Josh Gibson, a former MD, works as an executive coach and consultant in San Francisco. In this capacity, Josh Gibson assists clients who want to improve their management skills by teaching them about the use of emotional data, such as EQ information, in the workplace.
EQ, which stands for “emotional quotient” or “emotional intelligence,” refers to a person’s ability to perceive, access, and generate emotions. There are four basic domains of EQ: self-awareness, self-management, social awareness, and relationship management.
Self-awareness involves recognizing an emotion or a sensation when it occurs and, as such, requires a great deal of psychological insight and mindfulness. When people are capable of recognizing their true feelings, it becomes easier for them to manage which relationships to invest in, which job to take, and what goals to set.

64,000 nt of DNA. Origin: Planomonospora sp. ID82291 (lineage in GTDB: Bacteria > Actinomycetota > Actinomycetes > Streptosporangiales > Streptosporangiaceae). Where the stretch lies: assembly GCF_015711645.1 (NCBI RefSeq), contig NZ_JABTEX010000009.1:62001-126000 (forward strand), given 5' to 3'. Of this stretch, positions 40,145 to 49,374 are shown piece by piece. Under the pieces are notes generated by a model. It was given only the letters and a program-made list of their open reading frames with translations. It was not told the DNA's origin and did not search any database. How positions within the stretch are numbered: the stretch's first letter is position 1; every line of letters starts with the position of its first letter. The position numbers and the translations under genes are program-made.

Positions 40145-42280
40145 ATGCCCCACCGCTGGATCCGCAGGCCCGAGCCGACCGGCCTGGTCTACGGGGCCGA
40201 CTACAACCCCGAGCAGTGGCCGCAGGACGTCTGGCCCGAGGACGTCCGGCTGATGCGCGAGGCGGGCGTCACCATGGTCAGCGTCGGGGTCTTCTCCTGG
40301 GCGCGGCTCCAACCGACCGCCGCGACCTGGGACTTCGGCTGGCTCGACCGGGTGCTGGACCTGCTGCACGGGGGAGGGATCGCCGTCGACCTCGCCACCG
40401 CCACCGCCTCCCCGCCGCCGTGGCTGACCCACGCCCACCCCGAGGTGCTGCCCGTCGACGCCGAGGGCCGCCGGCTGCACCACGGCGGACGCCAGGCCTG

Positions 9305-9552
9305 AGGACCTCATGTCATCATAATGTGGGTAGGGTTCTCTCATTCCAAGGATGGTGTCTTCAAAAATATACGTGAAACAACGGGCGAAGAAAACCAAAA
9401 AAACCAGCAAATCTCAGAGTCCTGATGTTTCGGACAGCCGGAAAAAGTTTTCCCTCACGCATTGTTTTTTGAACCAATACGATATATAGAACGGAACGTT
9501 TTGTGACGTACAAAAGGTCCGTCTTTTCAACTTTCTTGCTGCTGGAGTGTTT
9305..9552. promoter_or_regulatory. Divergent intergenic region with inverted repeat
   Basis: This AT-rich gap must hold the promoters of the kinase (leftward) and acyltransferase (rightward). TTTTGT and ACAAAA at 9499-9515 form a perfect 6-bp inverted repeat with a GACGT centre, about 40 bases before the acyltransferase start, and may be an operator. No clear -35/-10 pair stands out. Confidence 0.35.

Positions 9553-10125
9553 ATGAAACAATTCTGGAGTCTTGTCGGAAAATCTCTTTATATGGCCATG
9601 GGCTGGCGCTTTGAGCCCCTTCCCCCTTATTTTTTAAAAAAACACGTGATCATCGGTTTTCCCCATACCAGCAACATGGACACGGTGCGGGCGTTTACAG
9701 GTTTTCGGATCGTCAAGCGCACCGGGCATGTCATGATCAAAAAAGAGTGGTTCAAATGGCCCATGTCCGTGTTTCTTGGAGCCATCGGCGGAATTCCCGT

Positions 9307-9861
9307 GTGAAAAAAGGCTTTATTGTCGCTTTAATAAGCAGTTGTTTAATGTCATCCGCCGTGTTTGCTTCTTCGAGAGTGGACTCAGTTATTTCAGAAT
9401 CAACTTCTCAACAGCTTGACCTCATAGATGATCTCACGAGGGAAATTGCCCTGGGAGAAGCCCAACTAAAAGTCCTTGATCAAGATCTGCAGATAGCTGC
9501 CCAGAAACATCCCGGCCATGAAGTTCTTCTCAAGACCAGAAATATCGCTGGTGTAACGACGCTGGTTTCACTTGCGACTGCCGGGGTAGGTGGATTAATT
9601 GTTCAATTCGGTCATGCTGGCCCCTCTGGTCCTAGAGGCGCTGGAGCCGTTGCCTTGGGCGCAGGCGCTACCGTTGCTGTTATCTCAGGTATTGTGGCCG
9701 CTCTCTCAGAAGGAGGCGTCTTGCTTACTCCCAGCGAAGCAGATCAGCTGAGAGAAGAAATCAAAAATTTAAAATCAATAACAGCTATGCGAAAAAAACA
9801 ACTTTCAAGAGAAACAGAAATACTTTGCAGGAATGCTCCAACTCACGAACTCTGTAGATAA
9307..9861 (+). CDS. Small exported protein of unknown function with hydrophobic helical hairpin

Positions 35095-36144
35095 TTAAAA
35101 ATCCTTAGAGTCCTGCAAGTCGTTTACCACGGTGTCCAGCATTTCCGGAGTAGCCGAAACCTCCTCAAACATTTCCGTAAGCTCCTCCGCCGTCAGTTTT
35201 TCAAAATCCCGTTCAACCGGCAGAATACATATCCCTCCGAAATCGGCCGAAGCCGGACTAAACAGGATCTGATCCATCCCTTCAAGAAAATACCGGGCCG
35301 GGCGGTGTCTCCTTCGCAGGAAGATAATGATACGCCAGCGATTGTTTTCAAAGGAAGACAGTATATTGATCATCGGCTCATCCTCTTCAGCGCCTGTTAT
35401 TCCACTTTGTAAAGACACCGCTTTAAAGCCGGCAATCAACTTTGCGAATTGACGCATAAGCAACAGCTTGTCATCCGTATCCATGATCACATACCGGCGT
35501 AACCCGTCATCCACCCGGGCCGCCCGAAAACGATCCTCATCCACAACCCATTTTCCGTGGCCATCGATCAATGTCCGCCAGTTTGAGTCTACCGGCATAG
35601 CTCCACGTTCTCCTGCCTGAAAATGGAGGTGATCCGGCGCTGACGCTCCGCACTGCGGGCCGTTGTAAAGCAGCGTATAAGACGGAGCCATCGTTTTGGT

The traits of adaptability, positive outlook, and emotional self-control are all contained within the self-management domain of EQ. This domain largely promotes the regulation of one’s own emotions, thus allowing a person to self-soothe and control feelings of anger, depression, and anxiety. When self-management is not achieved, people feel distressed more often and take longer to recover from emotional setbacks.
Social awareness focuses on recognizing emotions in others rather than in the self. Empathy, the ability to understand what others are saying and feeling, and organizational awareness are components of this domain.
Finally, there is relationship management. Good relationship management lets people guide and help others as they work to become more self-aware and master the other three EQ domains. Leaders and people who work interpersonally frequently need this skill to be effective in their positions.